Last Sunday, I shared a cup of coffee at the kitchen table of two people who are not only among two of the gentlest souls I’ve met, but were facing the imminent passing of their only son.

Life does not get more real than that.

It humbles me to think that they chose to spend part of that time with me. When they asked me if I would contribute to the remembrance of their son by way of singing at the funeral, I almost immediately had song ideas go through my mind. And sure enough, for the first time in a while, a new song came to life.

I am certain that Sean, the poor soul that has now passed, helped me write this song. I don’t have an explanation how that’s possible, but it’s what I believe. I have written hundreds of lyrics in my life, but never anything like this.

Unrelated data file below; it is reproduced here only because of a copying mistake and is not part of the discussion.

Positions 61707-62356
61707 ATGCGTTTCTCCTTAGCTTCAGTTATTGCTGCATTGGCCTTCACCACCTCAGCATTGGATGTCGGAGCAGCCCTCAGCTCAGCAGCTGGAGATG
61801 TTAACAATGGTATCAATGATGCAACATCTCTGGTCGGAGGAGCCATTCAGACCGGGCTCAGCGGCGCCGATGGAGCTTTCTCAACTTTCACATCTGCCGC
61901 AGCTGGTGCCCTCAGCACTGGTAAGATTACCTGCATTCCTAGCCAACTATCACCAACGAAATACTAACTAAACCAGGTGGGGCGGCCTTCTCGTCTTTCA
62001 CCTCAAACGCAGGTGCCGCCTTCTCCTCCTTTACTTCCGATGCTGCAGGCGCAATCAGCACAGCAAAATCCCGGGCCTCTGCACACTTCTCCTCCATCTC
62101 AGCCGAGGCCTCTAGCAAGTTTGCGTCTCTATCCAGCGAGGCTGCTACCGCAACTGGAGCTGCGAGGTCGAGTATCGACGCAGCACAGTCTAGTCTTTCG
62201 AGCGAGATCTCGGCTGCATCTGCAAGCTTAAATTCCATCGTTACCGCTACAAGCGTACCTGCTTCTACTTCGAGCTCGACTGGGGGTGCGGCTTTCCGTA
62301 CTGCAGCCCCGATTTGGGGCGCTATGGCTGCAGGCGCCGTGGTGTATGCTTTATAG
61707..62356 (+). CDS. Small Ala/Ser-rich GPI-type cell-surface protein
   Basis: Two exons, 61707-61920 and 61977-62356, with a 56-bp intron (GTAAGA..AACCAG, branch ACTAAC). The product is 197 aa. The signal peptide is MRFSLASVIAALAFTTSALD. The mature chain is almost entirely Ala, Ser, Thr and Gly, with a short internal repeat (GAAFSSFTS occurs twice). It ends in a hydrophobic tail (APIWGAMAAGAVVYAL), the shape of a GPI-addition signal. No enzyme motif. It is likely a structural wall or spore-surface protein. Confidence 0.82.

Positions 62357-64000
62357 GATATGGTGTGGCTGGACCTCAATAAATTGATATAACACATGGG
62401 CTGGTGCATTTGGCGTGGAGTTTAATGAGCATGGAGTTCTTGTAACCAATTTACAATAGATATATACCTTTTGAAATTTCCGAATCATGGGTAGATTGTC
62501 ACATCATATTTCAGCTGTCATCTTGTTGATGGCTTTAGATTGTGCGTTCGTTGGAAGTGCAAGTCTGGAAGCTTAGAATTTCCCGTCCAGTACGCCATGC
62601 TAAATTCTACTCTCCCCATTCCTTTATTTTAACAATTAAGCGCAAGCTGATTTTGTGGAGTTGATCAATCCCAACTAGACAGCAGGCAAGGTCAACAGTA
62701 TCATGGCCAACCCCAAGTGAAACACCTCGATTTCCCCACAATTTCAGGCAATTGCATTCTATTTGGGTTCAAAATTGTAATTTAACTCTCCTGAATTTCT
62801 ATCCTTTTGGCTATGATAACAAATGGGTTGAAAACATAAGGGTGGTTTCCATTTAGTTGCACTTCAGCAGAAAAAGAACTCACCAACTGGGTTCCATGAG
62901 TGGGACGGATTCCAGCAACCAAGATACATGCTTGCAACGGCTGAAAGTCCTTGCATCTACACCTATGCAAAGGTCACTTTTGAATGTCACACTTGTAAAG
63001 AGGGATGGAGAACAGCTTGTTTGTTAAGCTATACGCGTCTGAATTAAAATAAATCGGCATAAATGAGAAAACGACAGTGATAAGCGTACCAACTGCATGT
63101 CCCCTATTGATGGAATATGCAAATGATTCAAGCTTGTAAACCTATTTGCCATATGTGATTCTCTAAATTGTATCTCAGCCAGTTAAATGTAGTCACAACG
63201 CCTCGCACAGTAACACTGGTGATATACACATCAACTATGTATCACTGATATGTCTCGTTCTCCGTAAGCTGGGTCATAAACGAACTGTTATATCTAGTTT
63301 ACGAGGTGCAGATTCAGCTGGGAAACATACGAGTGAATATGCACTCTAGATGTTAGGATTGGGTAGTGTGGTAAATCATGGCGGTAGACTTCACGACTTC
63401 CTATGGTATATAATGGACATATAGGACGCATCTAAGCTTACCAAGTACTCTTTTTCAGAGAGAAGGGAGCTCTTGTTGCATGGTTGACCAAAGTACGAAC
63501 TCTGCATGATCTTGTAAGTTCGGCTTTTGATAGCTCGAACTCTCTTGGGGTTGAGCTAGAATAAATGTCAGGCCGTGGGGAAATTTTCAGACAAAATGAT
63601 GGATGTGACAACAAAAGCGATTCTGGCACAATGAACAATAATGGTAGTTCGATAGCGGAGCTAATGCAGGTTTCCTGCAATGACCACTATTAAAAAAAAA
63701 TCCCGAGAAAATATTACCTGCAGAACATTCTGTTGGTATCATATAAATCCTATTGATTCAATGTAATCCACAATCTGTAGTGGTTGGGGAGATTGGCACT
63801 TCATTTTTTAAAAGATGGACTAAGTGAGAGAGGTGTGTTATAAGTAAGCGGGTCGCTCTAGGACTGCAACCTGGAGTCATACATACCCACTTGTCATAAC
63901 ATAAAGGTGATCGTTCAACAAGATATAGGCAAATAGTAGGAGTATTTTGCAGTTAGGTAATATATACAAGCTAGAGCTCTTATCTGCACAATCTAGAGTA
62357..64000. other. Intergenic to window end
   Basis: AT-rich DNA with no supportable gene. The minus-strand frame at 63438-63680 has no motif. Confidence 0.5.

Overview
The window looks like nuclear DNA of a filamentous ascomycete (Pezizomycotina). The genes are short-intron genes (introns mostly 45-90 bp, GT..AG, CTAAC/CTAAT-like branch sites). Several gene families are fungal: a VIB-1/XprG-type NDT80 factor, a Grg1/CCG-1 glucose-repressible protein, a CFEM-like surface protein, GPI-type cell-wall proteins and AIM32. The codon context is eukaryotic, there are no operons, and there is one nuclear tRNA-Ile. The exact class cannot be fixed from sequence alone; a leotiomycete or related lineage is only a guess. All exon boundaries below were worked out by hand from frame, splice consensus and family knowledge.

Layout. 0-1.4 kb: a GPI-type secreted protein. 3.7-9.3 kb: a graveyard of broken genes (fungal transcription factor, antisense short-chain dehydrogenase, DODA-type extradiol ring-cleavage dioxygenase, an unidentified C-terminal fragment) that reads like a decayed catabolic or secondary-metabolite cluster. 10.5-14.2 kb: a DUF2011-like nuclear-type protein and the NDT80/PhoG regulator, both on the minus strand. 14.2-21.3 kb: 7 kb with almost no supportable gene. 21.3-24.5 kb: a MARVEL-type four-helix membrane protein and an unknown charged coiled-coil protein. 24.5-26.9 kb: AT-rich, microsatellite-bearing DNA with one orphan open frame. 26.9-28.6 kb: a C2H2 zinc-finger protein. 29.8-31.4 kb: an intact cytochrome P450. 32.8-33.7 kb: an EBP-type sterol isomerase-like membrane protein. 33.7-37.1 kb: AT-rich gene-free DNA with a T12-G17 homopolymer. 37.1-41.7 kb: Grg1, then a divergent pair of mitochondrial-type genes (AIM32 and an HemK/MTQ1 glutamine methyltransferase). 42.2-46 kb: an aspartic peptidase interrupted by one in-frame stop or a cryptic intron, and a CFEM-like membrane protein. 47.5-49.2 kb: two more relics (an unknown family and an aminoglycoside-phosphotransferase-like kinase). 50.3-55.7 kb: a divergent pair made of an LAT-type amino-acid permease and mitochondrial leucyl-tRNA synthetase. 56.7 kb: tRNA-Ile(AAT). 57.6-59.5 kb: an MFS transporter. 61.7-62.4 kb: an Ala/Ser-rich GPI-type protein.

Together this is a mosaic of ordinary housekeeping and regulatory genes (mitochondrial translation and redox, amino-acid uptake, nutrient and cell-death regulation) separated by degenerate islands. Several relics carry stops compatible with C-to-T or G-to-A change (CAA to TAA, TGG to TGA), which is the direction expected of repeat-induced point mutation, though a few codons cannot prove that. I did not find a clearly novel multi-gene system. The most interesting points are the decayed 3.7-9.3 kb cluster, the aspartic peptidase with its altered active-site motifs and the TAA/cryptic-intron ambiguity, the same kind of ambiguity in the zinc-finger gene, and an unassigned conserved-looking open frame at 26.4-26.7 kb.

I will sing this song (lyrics below) on Monday at the funeral.

All else can wait.

– Kevin

©2009 Kevin Bulmer Enterprises
By Kevin Bulmer

From the space where the angels fly
In the air where spirits rise
I see you with hands to the sky
Asking why?

From a storm of heartache and tears
From a life of too much fear
It suddenly all seems so clear
Please don’t cry

Like the horses thundering over the plains
A heart set free and soul untamed
There is no horizon
And there is no pain
As the river dances toward the sea
All things as they’re meant to be
You don’t understand
But you will some day

Down there on humbled knees
I know you wanted the best for me
Take heart, cause mine’s at peace
Please don’t cry

Solo / Interlude

Like the horses thundering over the plains
A heart set free and soul untamed